Compare and Contrast Hobbes’s and Locke’s Views of the State of Nature and the Fundamental Purpose of Political Society. Whose View Is the More Plausible? Why?

1564 Words Jul 30th, 2013 7 Pages
Compare and contrast Hobbes’s and Locke’s views of the state of nature and the fundamental purpose of political society. Whose view is the more plausible? Why?

Thomas Hobbes and John Locke were both natural law theorists and social contracts theorists. While most natural law theorists have predominantly been of the opinion that humans are social animals by nature, Locke and Hobbes had a different perspective. Their points of view were remarkably different from those perpetuated by other natural law theorists. On the other hand, Locke’s perspective of human nature wasn’t quite as fine as Hobbe’s, although it was much simpler to understand based on its logical foundation. This essay compares and contrast
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This perspective is essentially materialist and rather careful interpretation of the human conditions is radical and far-reaching in the history of political though and particularly disagrees with Locke’s. Unlike Locke’s perspective therefore, self-interest is the dominant theme of Hobbes’ perspective of the state of nature (Hobbes, 1994).
According to Hobbes, the absence of authority delineates the state of nature. Hobbes believes that all men are equal in spite of the fact that some may appear smarter or tougher than others. In addition, humans are in perpetual state of war as they are self-centered and will often be willing to do anything that is at their personal interests (Hobbes, 1994). Locke however maintains that in the state of nature, humans live in accordance with reason and that there is no “superior” to act as the judge. Locke is of the view that the state of nature differs from the state of war, and that it contains equality and each person has identical powers (Locke, 2005).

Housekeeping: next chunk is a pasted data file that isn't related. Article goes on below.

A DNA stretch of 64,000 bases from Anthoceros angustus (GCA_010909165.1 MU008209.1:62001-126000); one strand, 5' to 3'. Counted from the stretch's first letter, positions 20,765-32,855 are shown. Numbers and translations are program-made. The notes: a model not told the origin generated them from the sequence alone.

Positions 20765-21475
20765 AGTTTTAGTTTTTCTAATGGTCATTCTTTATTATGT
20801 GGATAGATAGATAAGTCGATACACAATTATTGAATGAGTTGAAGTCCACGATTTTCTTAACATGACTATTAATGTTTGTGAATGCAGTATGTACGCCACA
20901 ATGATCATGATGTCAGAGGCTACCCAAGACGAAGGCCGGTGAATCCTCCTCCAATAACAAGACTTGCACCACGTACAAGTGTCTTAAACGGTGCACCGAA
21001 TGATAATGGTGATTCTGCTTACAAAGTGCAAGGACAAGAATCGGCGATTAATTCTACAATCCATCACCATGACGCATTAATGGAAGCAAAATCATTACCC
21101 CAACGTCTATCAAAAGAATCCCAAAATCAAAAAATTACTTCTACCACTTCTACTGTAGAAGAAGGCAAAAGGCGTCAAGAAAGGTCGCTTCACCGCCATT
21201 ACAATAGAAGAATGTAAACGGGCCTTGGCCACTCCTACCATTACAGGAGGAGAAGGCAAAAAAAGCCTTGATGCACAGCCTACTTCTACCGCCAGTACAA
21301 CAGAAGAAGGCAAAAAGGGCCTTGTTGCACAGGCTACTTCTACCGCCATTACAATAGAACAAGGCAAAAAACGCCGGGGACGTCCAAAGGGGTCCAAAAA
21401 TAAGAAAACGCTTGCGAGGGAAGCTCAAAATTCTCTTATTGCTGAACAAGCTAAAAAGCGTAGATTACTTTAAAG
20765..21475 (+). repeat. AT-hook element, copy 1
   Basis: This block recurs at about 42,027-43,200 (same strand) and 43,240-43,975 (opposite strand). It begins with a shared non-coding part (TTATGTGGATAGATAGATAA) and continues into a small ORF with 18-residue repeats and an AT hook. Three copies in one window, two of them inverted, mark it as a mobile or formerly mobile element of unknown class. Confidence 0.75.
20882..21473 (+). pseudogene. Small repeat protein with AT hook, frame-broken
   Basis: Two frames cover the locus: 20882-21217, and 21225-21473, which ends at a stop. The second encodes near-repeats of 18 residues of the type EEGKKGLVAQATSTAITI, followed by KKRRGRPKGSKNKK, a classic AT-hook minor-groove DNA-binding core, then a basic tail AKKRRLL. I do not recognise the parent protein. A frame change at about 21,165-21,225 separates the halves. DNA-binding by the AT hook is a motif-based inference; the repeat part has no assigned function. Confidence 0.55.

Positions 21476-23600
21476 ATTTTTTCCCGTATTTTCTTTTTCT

While Hobbes uses Laws of Nature in his logical argument, they appear to be less universally binding compared to Locke’s. Indeed, they specifically apply in circumstances where an individual’s life feels secure. In principle however, humans are generally inclined to comply with them. Conversely, in the practical life situation, the desire for self preservation takes precedence. Hence, a civil society
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